Lufa Farms is a commercial rooftop greenhouse built in 2010, one of three such gardens that help feed 2% of Montreal. Read the rest
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This mysteriously "tattooed" fish was caught near Lopez Jaena in the Misamis Occidental province of the Philippines. Some locals considered the fish a warning from the depths. They're actually right, as the likely non-magical explanation is that the fish was caught in a printed plastic bag floating in the ocean and the pattern transferred to the animal's scales over time. (Mysterious Universe)
According to ABS-CBN, "Zosimo Tano who caught the fish, clarified... that the print on the fish's body came from his shirt, which he used to cover the fish."
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The YouTube channel Life Noggin digs into this terrifying question and sings the praises of coral along the way. Read the rest
Between April and July, Iran's salty Lake Urmia changed from a bright green color to a blood red. NASA's Aqua satellite captured the image above and reported on the science behind the strange transformation. According to NASA, the periodic color change is caused by micro algae producing carotenoids that help with photosynthesis and act as antioxidants and Halobacteriaceae, a bacteria in very salty water that releases "a red pigment called bacteriorhodopsin that absorbs light and converts it into energy for the bacteria." From NASA:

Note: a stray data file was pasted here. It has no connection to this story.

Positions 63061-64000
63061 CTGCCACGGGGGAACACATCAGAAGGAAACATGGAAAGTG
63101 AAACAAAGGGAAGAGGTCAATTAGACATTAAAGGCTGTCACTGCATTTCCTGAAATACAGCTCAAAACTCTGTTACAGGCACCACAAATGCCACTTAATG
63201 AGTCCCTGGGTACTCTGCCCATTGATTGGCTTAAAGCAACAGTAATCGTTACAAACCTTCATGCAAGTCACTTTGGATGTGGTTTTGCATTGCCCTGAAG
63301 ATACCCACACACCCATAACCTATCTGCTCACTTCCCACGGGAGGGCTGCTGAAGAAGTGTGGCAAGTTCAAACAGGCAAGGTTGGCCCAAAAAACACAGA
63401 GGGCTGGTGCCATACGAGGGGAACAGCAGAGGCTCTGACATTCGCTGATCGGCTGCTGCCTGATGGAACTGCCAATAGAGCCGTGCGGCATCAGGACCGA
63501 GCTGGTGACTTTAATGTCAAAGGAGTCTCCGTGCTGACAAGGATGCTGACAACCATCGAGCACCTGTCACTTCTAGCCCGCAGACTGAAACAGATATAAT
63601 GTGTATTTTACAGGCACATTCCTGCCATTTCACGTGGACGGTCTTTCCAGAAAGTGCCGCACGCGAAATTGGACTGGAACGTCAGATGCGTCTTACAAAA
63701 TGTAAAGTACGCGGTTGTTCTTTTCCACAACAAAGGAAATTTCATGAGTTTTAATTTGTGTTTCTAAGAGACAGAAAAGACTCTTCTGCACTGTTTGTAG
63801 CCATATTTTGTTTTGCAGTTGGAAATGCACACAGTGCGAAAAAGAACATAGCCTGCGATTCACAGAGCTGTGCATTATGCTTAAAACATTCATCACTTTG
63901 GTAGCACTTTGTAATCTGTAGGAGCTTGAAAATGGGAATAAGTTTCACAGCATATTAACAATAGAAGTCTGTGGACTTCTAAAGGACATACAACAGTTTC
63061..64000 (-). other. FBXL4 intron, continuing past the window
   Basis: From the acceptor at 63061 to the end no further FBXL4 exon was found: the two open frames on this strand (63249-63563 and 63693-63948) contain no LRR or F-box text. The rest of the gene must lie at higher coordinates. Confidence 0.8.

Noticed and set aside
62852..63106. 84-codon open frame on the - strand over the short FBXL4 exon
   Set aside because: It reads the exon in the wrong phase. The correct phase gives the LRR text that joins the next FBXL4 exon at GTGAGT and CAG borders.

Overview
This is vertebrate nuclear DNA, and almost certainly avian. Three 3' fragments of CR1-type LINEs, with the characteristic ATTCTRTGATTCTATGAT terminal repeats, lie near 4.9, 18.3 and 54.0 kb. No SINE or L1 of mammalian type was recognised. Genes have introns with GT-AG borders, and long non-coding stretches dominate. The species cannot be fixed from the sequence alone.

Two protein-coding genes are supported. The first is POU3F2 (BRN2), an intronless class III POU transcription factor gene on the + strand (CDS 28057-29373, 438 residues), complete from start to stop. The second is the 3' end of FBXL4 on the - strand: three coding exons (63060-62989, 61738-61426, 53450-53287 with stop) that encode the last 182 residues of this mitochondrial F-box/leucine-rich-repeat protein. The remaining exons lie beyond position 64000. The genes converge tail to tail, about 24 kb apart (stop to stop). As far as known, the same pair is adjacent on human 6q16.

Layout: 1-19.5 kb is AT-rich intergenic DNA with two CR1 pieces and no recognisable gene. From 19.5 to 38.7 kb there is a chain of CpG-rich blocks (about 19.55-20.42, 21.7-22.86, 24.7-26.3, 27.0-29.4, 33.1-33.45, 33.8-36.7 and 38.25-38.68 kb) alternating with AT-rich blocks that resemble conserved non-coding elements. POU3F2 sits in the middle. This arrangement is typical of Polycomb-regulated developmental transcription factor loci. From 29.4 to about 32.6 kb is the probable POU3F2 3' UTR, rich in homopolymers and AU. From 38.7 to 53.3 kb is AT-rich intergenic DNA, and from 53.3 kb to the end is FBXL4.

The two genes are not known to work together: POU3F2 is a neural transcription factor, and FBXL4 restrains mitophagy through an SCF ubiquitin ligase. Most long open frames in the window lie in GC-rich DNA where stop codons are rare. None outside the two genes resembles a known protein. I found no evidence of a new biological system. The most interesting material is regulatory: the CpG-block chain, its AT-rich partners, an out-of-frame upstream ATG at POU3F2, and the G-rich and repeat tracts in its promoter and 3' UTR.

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The color changes have become common in the spring and early summer due to seasonal precipitation and climate patterns. Spring is the wettest season in northwestern Iran, with rainfall usually peaking in April. Snow on nearby mountains within the watershed also melts in the spring. The combination of rain and snowmelt sends a surge of fresh water into Lake Urmia in April and May. By July, the influx of fresh water has tapered off and lake levels begin to drop.
The fresh water in the spring drives salinity levels down, but the lake generally becomes saltier as summer heat and dryness take hold. That’s when the microorganisms show their colors, too. Careful sampling of the water would be required to determine which organisms transformed the lake in 2016, but scientists say there are likely two main groups of organisms involved: a family of algae called Dunaliella and an archaic family of bacteria known as Halobacteriaceae.
While Lake Urmia has shifted from green to red and back several times in recent years, trends suggest that a red Urmia could become increasingly common.